The impact on residential, and small business, consumers is greater than 20 percent.
There are 3 basic consumer groups: exports (which have been getting cheaper), Class A (large Ontario consumers that can escape much of the “global adjustment charge” – and have been relatively stagnant since entering existence in 2011), and the rest of us – either directly as “Class B” consumers or through the regulated price plans that set that rate).
When supply is added, price drops, making exports cheaper along with Class A pricing which shifts the costs to Class B consumers.
It’s confusing but, by way of demonstrating, the Ministry of Energy wrote in December 2015, “ the average price of electricity generation in Ontario, which in 2015 was $83/MWh.” (8.3 cents/kWh). This month the same data was [reported on] this way. “The total cost of power for Class B consumers, representing the combined effect of the HOEP and the GA, was 10.14 cents/kWh.” The difference of 1.8 cents didn’t exist before 2008.
The “Class B” price is up from 5.45 cents/kWh in 2007– an 86 % increase – but in 2007 the average price across all consumer groups was very similar (5.36 cents/kWh).
That increase in the cost for smaller, class B consumers, is 30% more than the increase across all markets: the market recovers fewer dollars for exporting nearly twice as much, and since 2011 “Class A” consumers pay a lower share of Ontario’s costs.
The average cost of power increased by ~3 cents/kWh since 2007, but another ~1.8 cents/kWh hits bills through transfers of costs from exporters and Class A consumers.
There is this multiplier in the cost to residential consumers of all supply recently added to Ontario, but particularly wind as windy hours drive down the market price, which directs more cost to the smallest consumers.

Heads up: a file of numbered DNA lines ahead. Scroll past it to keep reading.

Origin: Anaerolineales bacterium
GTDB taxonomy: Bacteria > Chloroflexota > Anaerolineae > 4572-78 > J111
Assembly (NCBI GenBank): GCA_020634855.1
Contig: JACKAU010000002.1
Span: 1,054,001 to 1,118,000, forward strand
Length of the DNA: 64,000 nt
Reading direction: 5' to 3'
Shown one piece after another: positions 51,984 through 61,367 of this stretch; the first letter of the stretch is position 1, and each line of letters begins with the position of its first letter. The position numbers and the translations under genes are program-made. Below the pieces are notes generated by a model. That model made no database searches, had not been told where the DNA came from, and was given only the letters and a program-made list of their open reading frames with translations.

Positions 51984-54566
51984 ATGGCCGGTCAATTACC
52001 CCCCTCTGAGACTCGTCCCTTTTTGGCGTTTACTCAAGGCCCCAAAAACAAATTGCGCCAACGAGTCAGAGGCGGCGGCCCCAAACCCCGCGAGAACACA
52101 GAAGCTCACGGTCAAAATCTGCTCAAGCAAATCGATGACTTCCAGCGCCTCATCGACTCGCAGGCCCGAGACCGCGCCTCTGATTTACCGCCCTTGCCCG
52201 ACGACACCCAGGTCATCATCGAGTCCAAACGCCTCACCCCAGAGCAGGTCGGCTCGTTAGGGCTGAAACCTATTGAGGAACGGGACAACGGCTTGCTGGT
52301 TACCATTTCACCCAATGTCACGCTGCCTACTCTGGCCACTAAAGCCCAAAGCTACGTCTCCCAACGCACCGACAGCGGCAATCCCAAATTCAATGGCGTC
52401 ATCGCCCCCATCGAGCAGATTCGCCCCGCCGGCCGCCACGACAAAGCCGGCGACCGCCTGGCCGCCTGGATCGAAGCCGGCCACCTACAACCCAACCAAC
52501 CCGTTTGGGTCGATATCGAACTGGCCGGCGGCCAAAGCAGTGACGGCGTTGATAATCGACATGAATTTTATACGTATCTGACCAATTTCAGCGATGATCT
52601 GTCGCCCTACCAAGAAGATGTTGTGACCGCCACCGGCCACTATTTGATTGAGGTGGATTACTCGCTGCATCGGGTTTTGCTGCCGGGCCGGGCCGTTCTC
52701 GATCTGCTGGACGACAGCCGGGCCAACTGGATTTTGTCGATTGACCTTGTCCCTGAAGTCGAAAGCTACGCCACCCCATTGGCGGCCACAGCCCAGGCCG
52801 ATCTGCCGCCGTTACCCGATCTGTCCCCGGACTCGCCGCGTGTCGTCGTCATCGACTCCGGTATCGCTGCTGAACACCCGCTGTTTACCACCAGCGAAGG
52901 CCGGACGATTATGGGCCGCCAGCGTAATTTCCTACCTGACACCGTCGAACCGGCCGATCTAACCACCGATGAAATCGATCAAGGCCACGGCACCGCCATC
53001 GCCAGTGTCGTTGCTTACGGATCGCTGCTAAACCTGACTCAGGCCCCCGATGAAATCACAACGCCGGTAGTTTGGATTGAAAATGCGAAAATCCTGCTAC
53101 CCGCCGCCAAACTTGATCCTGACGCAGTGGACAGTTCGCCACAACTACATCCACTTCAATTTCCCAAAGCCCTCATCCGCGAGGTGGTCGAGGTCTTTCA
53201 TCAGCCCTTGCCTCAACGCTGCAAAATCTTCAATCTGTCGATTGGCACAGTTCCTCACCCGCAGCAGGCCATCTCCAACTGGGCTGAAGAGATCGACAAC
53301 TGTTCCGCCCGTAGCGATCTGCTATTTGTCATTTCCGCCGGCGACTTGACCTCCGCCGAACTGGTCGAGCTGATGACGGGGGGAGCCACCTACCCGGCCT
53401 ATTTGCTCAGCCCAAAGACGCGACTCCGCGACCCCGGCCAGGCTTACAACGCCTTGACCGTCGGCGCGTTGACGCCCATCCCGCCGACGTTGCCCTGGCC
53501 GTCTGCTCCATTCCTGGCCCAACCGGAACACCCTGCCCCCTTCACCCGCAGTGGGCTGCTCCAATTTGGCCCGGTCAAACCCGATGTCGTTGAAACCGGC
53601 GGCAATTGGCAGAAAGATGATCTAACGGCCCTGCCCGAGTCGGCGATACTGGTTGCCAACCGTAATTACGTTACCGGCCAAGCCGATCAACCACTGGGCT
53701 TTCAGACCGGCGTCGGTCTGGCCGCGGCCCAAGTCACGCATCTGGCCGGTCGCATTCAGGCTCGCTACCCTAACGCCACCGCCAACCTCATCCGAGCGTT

[Auditor general Bonnie Lysyk’s] calculations suggest $9.2 billion in excessive spending on renewables over 20 years — a figure that is, ah, 73.5 per cent higher than what the Independent Electricity System Operator (IESO) came up with. That’s a pretty big spread, plus or minus.
Is it a pretty big spread?
The $9.2 billion figure reflects what will actually be paid out, and the other, the Auditor’s report informs: “calculates this amount to be closer to $5.3 billion, in order
to reflect the time value of money.”
The lower figure, $5.3 billion, may be a better description of the value today, but it’s more speculative than the $9.2 billion.
Regardless, isn’t $5.3 billion a lot of money – particularly considering the discussion is about “excess” spending due to increasing the payment terms in an unnecessarily enriched procurement period?
At the end of 2009 no contracts were offered under the newly introduced, expensive, feed-in tariff program. Within 21 months reporting shows offers had grown to 4,528 megawatts of capacity, and a similarly priced 1,070 megawatts were contracted with the Korean Consortium. In the ensuing 4 years those numbers grow a little over 400 megawatts, so just 21 months account for over 90% of the contracting that added maybe only $5.3 billion in excess of the what the cost would have been under the previous, successful, procurement program.
Just $5.3 billion.
It’s a lot of gas plant scandals, but it’s not enough to make certain people sick.
“This represents an estimated $3.7 billion reduction in contract cost”
Here’s a quick table which estimates $400 million a year (for 25 years) in extra costs due to the escalation of rates offered in the Feed-in Tariff (FIT) program over the previous RESOP (Renewable Energy Standard Offer Program). It’s slightly higher than the Auditor’s estimate, and I won’t complain if people argue a discount rate valuing the additional costs of the programming change for the supply contracted in less than 21 months at only $5.3 billion
The following is written by my father. I post it, in part, for my sons.
It has been a while since David Foot introduced us to the boom babies (Canadians born 1946 to 1964) and the sociological, economic and other significant implications of this cohort. They are still significant.
Only relatively recently have they exercised control over the biggest governments in Canada – the Federal Government,…